Absolute advantage is when a producer can produce a good or service in greater quantity for the same cost, or the same quantity at lower cost, than other producers.
Absolute advantage can be the basis for large gains from trade between producers of different goods with different absolute advantages.
Specifically, it refers to the ability to produce a certain good or service at lower cost (i.e., more efficiently) than another party. (A “party” may be a company, a person, a country, or anything else that creates goods or services.)
In economics, the principle of absolute advantage is the ability of a party (an individual, or firm, or country) to produce a good or service more efficiently than its competitors. The Scottish economist Adam Smith first described the principle of absolute advantage in the context of international trade in 1776, using labor as the only input. Since absolute advantage is determined by a simple comparison of labor productiveness, it is possible for a party to have no absolute advantage in anything
The concept of absolute advantage is generally attributed to the Scottish economist Adam Smith in his 1776 publication The Wealth of Nations, in which he countered mercantilist ideas. Smith argued that it was impossible for all nations to become rich simultaneously by following mercantilism because the export of one nation is another nation’s import and instead stated that all nations would gain simultaneously if they practiced free trade and specialized in accordance with their absolute advantage. Smith also stated that the wealth of nations depends upon the goods and services available to their citizens, rather than their gold reserves.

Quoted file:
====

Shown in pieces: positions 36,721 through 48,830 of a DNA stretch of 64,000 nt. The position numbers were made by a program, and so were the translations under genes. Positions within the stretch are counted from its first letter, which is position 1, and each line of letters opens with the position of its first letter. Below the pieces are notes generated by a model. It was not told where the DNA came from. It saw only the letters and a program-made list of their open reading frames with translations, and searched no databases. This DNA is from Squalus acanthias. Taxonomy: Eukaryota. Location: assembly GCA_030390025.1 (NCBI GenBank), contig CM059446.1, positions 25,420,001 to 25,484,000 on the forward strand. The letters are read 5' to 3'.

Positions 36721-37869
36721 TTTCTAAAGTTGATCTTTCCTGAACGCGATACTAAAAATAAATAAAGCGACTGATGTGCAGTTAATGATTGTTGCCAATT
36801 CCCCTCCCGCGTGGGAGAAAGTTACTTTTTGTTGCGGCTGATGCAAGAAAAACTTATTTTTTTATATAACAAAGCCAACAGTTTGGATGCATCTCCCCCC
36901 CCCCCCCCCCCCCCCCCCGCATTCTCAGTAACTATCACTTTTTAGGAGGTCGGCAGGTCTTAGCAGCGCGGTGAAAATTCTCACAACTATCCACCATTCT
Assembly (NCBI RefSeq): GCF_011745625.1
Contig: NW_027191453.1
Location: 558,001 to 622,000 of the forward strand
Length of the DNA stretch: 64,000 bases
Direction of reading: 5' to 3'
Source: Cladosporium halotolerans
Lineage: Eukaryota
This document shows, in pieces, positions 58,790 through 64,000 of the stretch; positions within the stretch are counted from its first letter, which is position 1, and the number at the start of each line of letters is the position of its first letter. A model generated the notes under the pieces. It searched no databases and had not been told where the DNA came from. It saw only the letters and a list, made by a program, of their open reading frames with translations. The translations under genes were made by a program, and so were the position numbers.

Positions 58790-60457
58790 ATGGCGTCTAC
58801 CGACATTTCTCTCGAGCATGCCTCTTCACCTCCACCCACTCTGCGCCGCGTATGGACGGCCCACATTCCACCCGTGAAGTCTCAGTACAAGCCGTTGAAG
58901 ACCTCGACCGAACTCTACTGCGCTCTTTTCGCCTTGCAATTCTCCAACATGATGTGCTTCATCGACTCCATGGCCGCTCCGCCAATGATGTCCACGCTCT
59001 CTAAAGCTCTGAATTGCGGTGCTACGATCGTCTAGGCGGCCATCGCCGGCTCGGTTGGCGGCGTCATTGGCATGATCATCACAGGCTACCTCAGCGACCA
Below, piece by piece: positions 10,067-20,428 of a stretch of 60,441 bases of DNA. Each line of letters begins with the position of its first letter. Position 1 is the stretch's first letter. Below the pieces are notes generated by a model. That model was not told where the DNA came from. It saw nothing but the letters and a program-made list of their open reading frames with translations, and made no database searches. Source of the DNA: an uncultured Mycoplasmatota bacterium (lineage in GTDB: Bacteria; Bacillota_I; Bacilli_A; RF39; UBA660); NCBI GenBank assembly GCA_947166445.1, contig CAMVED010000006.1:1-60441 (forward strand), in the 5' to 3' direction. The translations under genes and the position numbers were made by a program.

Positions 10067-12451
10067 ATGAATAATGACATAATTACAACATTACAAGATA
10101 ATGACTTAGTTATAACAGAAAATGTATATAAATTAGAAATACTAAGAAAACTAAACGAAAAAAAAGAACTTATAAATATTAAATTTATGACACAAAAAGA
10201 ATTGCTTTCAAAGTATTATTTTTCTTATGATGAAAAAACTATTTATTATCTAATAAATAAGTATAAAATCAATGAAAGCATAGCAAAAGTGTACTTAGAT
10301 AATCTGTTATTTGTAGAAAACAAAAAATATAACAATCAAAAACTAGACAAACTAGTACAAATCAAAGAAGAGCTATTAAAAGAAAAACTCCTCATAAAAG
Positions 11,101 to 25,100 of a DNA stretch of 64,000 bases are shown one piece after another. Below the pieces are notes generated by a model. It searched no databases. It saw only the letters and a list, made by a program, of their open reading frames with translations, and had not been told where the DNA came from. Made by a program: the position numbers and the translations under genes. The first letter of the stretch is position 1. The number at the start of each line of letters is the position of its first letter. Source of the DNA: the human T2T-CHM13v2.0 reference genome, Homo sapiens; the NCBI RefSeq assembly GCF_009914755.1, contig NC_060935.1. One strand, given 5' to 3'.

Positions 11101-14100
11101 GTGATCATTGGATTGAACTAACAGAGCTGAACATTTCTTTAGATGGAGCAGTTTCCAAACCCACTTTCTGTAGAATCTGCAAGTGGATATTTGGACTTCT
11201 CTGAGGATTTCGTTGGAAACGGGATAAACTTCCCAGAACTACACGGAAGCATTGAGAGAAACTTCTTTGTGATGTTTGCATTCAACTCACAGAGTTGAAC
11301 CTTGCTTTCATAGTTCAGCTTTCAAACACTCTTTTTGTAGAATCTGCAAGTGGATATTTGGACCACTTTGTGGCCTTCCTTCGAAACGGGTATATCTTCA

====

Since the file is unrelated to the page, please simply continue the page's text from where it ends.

Because Smith only focused on comparing labor productivities to determine absolute advantage, he did not develop the concept of comparative advantage. While there are possible gains from trade with absolute advantage, the gains may not be mutually beneficial. Comparative advantage focuses on the range of possible mutually beneficial exchanges.
- Comparative advantage
- Economies of scale
- Gains from trade
- Global labor arbitrage
- Heckscher-Ohlin model
- Intra-industry trade
- New trade theory
- On the Principles of Political Economy and Taxation, by David Ricardo
- Real wage
- Relative price
- Revealed comparative advantage
- Ricardian model
- Supply and demand